Cricket: Lara's call for pause and thought: Glenn Moore on the illuminating ideas of a young batsman at the top of the tree West Indian makes his point about county flaws while waiting to continue record quest as inclement conditions hit programme

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A LEAF through the 'opinions on cricket' section of the Cricketer's Who's Who reveals a litany of complaints about over-rates and the strain of having to deliver 110 overs in a day.

Most, admittedly, are made by bowlers (batsmen are more likely to extol the virtues of four-day cricket), which makes Brian Lara a powerful independent witness, and his sympathies are with the prosecution. It is not just at the crease that Lara has settled quickly into county crickt.

Lara, whose attempt at a record sixth successive century was washed out at Lord's yesterday, said: 'Having to bowl more than 110 overs prevents bowlers from thinking about what they are doing, they have to rush through the overs.

'Captains don't have time to think and bowlers no time to rest. In the Red Stripe (the West Indian domestic competition) we have 90 overs. Here the first thing you hear at Warwicks is 'let's get through the overs quickly'. The more time you give players to think the better they will become.

'Bowlers' opening spells are as good as in the Red Stripe but once settled you can go on and get a good score. At Test level you can still get a good ball at 2 pm but here a guy may look good early on but when he comes back he is ordinary. After bowling 15 or 16 overs a bowler might be ambling.

'The best spell I have received so far was from Alan Mullally (of Leicestershire). I twice inside-edged to fine leg in his opening spell but later on he was not quite as good, probably because of the amount of overs he had bowled.'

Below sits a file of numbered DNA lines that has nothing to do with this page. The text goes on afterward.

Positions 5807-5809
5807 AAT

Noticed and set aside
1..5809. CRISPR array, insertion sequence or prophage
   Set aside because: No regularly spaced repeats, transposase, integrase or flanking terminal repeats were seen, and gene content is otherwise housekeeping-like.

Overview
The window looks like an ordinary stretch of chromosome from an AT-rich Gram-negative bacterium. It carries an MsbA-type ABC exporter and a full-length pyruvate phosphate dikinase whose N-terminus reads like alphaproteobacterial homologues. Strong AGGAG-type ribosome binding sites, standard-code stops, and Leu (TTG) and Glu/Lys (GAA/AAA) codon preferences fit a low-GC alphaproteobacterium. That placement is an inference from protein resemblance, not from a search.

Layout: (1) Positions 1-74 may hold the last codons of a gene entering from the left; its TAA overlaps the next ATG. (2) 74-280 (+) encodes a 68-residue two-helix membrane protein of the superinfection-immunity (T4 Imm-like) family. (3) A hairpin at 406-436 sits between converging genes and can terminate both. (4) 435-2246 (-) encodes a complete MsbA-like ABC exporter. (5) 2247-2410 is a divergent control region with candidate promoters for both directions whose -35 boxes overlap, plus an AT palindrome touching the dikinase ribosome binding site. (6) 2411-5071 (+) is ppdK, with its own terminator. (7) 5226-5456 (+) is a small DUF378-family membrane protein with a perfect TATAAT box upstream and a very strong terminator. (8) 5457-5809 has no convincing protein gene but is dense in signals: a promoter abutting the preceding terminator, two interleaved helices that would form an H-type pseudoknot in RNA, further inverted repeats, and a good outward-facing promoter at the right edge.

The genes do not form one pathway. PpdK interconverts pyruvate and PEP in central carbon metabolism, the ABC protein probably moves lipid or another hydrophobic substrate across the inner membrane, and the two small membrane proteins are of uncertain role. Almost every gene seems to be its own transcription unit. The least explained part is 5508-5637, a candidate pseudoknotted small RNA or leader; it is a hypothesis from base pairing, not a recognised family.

Lara has showed few signs of exhaustion at the amount of overs he has been receiving but he said: 'I love batting but I have always had problems concentrating.'

Ominously for future England-West Indies Tests, he added: 'People have said I am a risky player and in the past, if the bowlers are on top, I have tried to hit my way out of trouble as in the Jamaica Test. In these five innings (his hundreds) I have learned to wait, to play safe when the ball is moving around, knowing that if you can survive things will get better. I have looked at these five innings and wondered why I have not done it before and it is because I have played some bad shots. I have matured here and learned to be patient.

'Things could not have gone better for me. My reception in the team and at all grounds has been excellent, it is inspiring knowing that people are coming to see me play.'

Weather and toss permitting Lara will make another attempt on his record today. He said: 'I'll be happy to get one or two more hundreds, then I'll have a new record.'

The good news for bowlers is that their advocate believes 'this is a purple patch, there will be times when things are not so special, I have had a couple like that'. The bad news is that his last bad patch - he can recall only two - was on tour here three years ago.

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